War At The Edge Of The World by Ian Ross – An Audio Book Review

War at the edge


Once a soldier in an elite legion from the Danube, Aurelius Castus believes his glory days are over, stuck in Britain’s provincial backwater. But history is about to take a hand, and when the king of the Picts, the savage people beyond Hadrian’s Wall, dies in mysterious circumstances, Castus is selected to command the bodyguard of a Roman envoy sent to negotiate with the barbarians. But the diplomatic mission ends in bloody tragedy…

Author: Ian Ross

Narrator: Jonathan Keeble

Running Time: 12hrs 36mins

Publisher: Lamplight Audio

Series: Twilight of Empire #1

Audio Release Date: 05/02/2015

My Rating of ‘War At The End Of The World’: 4 out of 5

Purchase: Audible UKAudible USAmazon UKAmazon US


War At The End Of The World is a solid start to what I imagine will be a very solid historical fiction series. It follows Aurelius Castus, Centurion of Rome, as he and his century are tasked with overseeing the crowning of a new Pict king after the previous king died under mysterious circumstances.

What follows is a great look into the edge of the Roman world and the dangers that lurk within the barbaric reaches of Northern Britain. For the romans of Britain, they have been away from their home land for a long period and have had to endure life so close to these savages known as Picts. For Castus’ men, long removed from any fighting during their time in Britain, many of them thirst for a battle and would love nothing more than to come home with a few Pict heads mounted upon their spears. There is also the emissary Castus is sent to protect and the heathen Christian faith the man adheres to.

For a simple soldier like Castus (the man really is a blunt object with room between the ears for little other than fighting, duty and honouring his emperor) the above distractions are all unwelcome and most unwanted.

The writing in War At The End Of The World is strong. It’s the sort of no-nonsense writing, with little to no flamboyant turns of phrase, that you can imagine a stoic soldier of Rome appreciating. It’s the kind of writing that suits the bleak, miserable land that was Britain in the early fourth century where nothing is beautiful and all is mysterious and, in the eyes of the wary soldiers stationed there, best left alone.

Castus’ story is one of constant conflict, whether that be conflict with the enemy or the more unknown conflicts of those he trusts. With people he respects on both sides of the war doing their best to lead him astray, he’s constantly questioning himself and the actions he must take to maintain his own honour.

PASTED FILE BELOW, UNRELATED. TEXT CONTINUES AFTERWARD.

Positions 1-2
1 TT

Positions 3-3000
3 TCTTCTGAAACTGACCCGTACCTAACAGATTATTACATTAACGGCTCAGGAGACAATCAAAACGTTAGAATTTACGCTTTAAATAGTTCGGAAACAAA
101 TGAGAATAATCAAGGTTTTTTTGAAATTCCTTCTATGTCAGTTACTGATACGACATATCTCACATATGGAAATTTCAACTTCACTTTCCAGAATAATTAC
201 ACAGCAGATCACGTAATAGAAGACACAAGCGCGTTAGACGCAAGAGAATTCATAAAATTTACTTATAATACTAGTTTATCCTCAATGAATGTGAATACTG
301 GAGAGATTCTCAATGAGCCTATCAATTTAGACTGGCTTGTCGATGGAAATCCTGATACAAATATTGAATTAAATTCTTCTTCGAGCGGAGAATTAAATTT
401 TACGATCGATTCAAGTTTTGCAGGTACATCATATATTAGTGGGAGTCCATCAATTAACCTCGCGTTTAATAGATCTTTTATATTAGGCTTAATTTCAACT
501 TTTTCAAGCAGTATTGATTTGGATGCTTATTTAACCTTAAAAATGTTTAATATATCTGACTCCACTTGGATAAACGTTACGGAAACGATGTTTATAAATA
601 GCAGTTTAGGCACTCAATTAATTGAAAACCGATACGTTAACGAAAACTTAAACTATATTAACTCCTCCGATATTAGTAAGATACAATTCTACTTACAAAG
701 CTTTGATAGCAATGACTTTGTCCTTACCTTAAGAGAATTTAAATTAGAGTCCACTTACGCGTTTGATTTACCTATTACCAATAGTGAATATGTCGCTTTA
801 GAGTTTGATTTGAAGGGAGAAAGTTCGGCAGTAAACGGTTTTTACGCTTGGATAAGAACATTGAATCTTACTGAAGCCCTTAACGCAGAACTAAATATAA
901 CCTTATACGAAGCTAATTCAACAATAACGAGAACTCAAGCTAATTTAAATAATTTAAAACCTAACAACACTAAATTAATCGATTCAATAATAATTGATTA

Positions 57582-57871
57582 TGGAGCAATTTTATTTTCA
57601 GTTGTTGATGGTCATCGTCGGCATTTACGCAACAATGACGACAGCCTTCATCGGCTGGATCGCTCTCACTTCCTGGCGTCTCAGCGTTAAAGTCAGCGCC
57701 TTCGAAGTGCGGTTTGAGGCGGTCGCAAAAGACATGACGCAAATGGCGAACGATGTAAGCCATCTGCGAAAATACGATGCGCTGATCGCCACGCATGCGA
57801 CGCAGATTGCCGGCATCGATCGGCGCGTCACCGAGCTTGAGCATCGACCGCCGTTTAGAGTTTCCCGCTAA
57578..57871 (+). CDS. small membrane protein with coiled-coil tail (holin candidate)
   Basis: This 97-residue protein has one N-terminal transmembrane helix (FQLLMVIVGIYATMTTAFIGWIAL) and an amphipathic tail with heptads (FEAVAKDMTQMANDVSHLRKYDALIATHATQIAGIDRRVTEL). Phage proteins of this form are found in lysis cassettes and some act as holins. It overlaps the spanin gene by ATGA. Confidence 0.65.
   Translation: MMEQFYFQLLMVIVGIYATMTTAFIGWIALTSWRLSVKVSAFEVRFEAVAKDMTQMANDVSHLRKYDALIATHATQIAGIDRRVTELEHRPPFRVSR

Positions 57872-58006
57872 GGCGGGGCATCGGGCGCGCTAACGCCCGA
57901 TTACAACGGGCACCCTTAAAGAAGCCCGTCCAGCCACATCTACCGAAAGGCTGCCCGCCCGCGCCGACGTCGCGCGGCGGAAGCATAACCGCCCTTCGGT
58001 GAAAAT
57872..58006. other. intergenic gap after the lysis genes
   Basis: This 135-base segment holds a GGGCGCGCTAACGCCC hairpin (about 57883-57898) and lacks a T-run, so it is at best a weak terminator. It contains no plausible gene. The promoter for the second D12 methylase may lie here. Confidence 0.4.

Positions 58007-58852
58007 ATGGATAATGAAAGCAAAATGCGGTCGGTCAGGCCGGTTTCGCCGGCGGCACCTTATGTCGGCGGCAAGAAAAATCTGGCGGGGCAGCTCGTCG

My main gripe with War At The End Of The World is that there is so much going on outside of Castus’ story, but we just do not get to see any of it until Castus comes through. The only POV we get is Castus and I feel this is somewhat of a detriment. This was a time of political backstabbing within the hierarchy of Rome (on the frontier of Britain especially) and we saw none of it except for as it was happening in its latter stages through the eyes of Castus as an onlooker. The same could be said for the Picts. With all that surrounds the death of their king and the jockeying for power within the Pict forces, there was ample fuel for a good sub-plot.

I just feel this book would have given so much more to the reader if we were allowed to experience the happenings through other character’s eyes.

That being said, it was still an enjoyable book and I absolutely sped trough it. I look forward to seeing where Rome’s wars next take Castus.

Jonathan Keeble, as I well imagined he would, performed this beautifully. I heard him narrating the first ‘Gotrek and Felix’ novel and have decided that, anything that man reads in the future is going to be high on my audio wish list. He has a voice that was made to read dark, brutal works and I hope he continues to do so for many years to come.

One thought on “War At The Edge Of The World by Ian Ross – An Audio Book Review

Leave a Reply

Fill in your details below or click an icon to log in:

WordPress.com Logo

You are commenting using your WordPress.com account. Log Out /  Change )

Facebook photo

You are commenting using your Facebook account. Log Out /  Change )

Connecting to %s